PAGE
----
365 Nature – Day 156

In 2016 I’m doing a 365 Nature project. Each day of the year I will post something here about nature. It may be any format, a photo, video, audio, sketch or entry from my nature journal. It could be a written piece. Each day I will connect to nature in some way and share it here by the end of that day. You can keep up-to-date by subscribing to the RSS feed or be notified by email. See all the 365 Nature posts.

June is also 30 Days Wild and I’m participating again this year.


We’re having a disagreeable heatwave this weekend. Personally, I despise hot weather, it ruins my day, my week and even entire months. My mind shuts down, I become unbearably cranky and all around miserable. What I find even worse is when these heatwaves happen when they’re not supposed to. The average first day of the year in Seattle for hitting 90 degrees is July 1st. Today is June 4th. We’ve already had multiple record breaking hot days in the 80’s this spring. In the last 48 months here, 40 have been above average temperatures. I suppose I should be grateful I’m not further south, Olympia is supposed to reach near 100 degrees. As I sit in front of the fan, hiding inside, that’s not much consolation though.

I did go out this morning into the yard and looked for bees. They were already active as it was warm very early, and I had no trouble finding bumble bees around the California Poppies. Our flower meadow we seeded last year has started to grow again this year, but very differently. Pansy and California Poppy have dominated the middle area, but there’s an inexplicable bare patch where something – anything – should be growing. I threw out dozens of sunflower seeds this spring and not one has come up. Foxglove came up this year and flowered, but last year I planted seeds and not one flowered. It may be one of the species that doesn’t flower the first year though. I’m having to water the front garden constantly because it’s been so warm all spring and with very little rain and I find that annoying and tedious. It’s supposed to rain!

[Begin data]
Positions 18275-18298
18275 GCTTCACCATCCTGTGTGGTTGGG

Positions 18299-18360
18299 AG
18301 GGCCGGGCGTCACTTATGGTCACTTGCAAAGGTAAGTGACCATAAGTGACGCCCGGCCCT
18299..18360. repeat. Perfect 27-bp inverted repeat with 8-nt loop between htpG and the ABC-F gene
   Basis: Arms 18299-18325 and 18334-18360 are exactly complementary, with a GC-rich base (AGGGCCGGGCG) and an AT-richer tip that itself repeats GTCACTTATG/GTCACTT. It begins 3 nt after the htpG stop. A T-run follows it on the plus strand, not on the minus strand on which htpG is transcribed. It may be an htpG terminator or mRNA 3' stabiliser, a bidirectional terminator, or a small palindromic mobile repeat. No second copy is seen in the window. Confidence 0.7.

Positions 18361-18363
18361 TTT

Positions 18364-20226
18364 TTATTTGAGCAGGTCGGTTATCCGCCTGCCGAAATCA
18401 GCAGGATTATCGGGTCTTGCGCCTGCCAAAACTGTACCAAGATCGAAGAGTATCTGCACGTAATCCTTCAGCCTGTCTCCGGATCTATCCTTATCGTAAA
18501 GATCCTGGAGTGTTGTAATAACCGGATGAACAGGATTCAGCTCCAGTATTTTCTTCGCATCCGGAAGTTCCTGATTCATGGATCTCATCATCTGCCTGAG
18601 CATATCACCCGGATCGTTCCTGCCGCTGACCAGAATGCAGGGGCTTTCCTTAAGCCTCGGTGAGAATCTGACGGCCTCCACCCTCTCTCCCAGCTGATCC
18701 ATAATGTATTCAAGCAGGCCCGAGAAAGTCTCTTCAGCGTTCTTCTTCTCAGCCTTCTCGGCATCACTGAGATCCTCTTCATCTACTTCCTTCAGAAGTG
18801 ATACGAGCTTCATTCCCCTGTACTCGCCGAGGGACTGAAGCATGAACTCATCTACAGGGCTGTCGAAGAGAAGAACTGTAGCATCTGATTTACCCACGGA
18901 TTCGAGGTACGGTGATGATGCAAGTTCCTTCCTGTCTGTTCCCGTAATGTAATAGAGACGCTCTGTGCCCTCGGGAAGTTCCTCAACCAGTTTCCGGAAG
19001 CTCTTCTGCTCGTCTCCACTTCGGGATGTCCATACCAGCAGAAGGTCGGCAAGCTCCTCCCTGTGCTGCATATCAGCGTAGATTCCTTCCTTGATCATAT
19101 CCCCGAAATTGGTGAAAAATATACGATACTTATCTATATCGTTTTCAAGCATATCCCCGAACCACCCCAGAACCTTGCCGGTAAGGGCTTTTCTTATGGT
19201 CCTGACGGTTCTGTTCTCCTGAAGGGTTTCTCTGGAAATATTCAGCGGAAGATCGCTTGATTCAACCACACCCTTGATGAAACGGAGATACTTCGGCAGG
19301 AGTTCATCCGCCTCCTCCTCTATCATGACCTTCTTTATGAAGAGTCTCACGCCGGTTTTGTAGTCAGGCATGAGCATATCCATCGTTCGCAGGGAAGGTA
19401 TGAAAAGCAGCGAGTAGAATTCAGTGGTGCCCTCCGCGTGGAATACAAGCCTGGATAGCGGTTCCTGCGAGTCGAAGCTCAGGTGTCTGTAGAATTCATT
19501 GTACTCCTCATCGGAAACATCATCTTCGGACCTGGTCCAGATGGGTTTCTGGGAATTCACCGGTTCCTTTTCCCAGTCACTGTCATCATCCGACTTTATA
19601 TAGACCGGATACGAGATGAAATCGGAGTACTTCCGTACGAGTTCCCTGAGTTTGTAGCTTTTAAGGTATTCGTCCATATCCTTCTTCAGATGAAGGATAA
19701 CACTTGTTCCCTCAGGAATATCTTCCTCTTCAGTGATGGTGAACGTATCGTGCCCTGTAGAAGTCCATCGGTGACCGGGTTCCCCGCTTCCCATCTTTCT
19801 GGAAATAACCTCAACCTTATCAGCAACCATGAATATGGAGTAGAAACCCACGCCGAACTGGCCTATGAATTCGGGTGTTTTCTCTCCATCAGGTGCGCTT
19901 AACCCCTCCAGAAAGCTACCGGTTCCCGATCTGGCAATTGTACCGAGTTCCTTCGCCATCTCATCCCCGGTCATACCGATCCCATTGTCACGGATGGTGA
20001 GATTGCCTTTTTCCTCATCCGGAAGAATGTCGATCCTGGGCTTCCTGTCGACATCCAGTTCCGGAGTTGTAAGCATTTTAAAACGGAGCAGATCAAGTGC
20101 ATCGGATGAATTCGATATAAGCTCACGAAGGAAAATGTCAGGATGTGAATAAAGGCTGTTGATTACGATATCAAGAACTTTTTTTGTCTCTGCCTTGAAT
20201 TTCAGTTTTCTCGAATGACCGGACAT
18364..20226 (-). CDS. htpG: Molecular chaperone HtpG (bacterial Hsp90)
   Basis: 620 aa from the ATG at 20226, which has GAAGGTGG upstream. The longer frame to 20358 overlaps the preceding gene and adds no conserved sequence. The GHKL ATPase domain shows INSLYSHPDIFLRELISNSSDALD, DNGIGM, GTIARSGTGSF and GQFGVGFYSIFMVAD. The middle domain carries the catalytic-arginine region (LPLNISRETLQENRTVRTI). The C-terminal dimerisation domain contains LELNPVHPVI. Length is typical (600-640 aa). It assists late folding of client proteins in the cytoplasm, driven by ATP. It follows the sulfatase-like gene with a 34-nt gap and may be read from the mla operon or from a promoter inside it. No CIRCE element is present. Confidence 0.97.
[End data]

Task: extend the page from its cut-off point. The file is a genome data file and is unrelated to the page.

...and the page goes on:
I hope this isn’t a sign of things to come this summer. Last year was unbearable – it was hot, there was a major drought, massive wildfires and generally just horrible. Last I read, La Niña was heading this way to kick that miserable, good-for-nothing El Niño to the curb. It’s hard to believe though, sitting here on a 90 degree day in early June. It can’t happen soon enough for me, and my sanity. And the safety of everyone around me.

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Kelly Brenner

Kelly Brenner is a naturalist, writer and photographer based in Seattle. She is the author of a book about urban nature, coming Spring 2020 from Mountaineers Books. She writes freelance articles about natural history and has bylines in Crosscut, ParentMap, National Wildlife Magazine and others. On the side she writes fiction.

Kelly holds a bachelors degree in landscape architecture from the University of Oregon and a certificate in non-fiction writing from the University of Washington.

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